Happy almost Friday, everyone. Pretty much right after I post this, I’ll be on my way to the airport for a much needed vacation to visit friends in the Sunshine State. I’ll be back in a week, but in the meantime, I hope you enjoy this article I wrote about ghostwriting, based on my own experience doing just this, and hopefully find it helpful if it’s something you’ve ever considered.

Every once in a while an ad will pop up on Craigslist for paid blogging work that’s more than the usual pittance of a fistful of empty promises. With competition for such gigs being fierce, it’s hard to resist signing up for the job, even if, once you do, you learn that you’ll be getting no credit for the work.

Another of way of saying, it’s a ghostwriting job, writing in someone else’s voice as someone else. Work for hire. No more, no less.

Should you do it? Well, that all depends.

I did it for a while for an established and respected fashion blog whose publisher was a star on the rise. Various media appearances and side-writing gigs just didn’t leave her all time she needed to continue regularly writing and researching and editing, and well, all the tasks it takes to make a successful blog a successful blog.

As someone who had never had any professional blogging experience before this or even a hobby fashion blog I was taking seriously, I was overjoyed at the opportunity to be part of this project.

After submitting some samples the blogger seemed to like, I was in. Before long, I was writing product reviews, teaser posts in e-mails, shopping tips and even the occasional indulgent fashion-police-like rant.

It was great fun and I learned a lot abut how to write for blogs. Previously I had only written for newspapers. But unlike at newspapers, where I always had a byline, here I just had a little bit of extra money and of course, the enjoyable experience of writing for a blog that I didn’t have to beg anyone to read. After a while, the blogger graciously started giving me a byline, without even being prompted. This was due to a change in direction where she was openly getting more contributors, as many commercial blogs tend to do, and there was no need to act like she was doing every little thing.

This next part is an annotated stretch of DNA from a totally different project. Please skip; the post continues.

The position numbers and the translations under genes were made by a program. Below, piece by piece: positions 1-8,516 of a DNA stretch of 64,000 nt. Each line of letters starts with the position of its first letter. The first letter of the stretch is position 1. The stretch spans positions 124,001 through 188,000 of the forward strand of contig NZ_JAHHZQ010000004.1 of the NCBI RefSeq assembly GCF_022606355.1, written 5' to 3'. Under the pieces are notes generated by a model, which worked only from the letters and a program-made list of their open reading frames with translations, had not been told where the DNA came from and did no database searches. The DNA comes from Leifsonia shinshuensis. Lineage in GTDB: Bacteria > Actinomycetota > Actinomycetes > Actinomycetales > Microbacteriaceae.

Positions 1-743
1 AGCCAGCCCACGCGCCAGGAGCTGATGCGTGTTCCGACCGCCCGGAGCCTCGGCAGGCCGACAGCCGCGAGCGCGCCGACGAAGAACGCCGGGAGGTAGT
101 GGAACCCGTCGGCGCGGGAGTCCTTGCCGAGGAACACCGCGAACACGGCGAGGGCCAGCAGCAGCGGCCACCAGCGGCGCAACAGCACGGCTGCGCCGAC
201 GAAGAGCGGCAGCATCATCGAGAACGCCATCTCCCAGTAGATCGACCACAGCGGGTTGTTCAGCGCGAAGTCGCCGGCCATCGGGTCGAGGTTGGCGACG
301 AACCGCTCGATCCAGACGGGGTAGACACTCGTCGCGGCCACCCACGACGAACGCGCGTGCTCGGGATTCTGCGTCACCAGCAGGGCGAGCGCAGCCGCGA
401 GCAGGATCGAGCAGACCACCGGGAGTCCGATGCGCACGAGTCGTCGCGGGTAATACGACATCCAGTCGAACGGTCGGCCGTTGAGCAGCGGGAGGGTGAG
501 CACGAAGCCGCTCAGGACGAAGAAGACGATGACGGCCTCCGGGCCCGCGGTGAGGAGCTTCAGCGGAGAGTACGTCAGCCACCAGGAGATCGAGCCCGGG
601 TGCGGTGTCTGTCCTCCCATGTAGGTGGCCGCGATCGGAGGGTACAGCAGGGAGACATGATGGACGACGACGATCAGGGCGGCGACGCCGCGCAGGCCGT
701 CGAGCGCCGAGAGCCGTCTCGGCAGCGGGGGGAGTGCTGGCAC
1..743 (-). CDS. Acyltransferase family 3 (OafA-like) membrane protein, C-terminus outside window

After over a year later though we ended up parting ways with her requesting less and less work from me and more from the other contributors. I admit I wasn’t putting in the effort into blogging I had in the beginning, mainly because I was so busy at my day-job, where I also wrote all day for a newspaper. So I didn’t blame her.  At that point I discovered that it’s actually quite stressful and at times overwhelming to do as a hobby on weekends and some evenings what you also do for a living during the day. Additionally if I’d stayed I would have also been made to sign an agreement not to write for any competing publications, like other fashion blogs, and I wasn’t comfortable with that commitment, since this was only a freelance gig. I had hoped at the time that the experience would lead to other paid fashion blogging or print work, and of course the contract would have put some limitations on that.

So again, to ghostwrite or not to ghostwrite? Again I say it depends. If you need the work, of course you shouldn’t turn down the experience. And even if you don’t, it could still be a lot of fun and if the blog has an established following, it eliminates the stress of having to build one, so you get feedback to your work via comments. Additionally, by working under an established blogger who makes her living that way, there’s no doubt you will learn a lot.

However, if you’re not getting any credit for your work, and you’re not getting money that is actually helping to support you, after a while, once you feel like you’ve found your writing “voice,” it’s probably time to move on and do your own thing. Or see if the publisher will rethink giving you credit, and, if you have one, a link to your own blog on that most sacred of sacred rosters–the blog roll.